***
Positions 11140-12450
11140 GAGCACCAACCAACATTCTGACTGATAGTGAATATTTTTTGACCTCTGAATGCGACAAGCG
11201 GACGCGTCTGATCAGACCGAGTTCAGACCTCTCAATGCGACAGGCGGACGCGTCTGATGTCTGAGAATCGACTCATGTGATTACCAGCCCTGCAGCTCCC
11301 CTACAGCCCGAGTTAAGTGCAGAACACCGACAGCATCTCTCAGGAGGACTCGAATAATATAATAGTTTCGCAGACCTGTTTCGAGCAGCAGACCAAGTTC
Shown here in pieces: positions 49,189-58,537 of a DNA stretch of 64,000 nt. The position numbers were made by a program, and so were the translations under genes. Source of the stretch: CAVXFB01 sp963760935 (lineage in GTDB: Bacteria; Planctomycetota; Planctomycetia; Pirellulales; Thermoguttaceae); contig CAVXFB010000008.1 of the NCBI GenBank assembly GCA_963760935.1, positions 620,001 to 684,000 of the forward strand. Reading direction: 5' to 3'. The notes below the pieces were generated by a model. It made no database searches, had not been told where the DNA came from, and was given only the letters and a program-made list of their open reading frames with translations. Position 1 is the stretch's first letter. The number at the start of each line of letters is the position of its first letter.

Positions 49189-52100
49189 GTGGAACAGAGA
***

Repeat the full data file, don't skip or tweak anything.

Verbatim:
Positions 11140-12450
11140 GAGCACCAACCAACATTCTGACTGATAGTGAATATTTTTTGACCTCTGAATGCGACAAGCG
11201 GACGCGTCTGATCAGACCGAGTTCAGACCTCTCAATGCGACAGGCGGACGCGTCTGATGTCTGAGAATCGACTCATGTGATTACCAGCCCTGCAGCTCCC
11301 CTACAGCCCGAGTTAAGTGCAGAACACCGACAGCATCTCTCAGGAGGACTCGAATAATATAATAGTTTCGCAGACCTGTTTCGAGCAGCAGACCAAGTTC
Shown here in pieces: positions 49,189-58,537 of a DNA stretch of 64,000 nt. The position numbers were made by a program, and so were the translations under genes. Source of the stretch: CAVXFB01 sp963760935 (lineage in GTDB: Bacteria; Planctomycetota; Planctomycetia; Pirellulales; Thermoguttaceae); contig CAVXFB010000008.1 of the NCBI GenBank assembly GCA_963760935.1, positions 620,001 to 684,000 of the forward strand. Reading direction: 5' to 3'. The notes below the pieces were generated by a model. It made no database searches, had not been told where the DNA came from, and was given only the letters and a program-made list of their open reading frames with translations. Position 1 is the stretch's first letter. The number at the start of each line of letters is the position of its first letter.

Positions 49189-52100
49189 GTGGAACAGAGA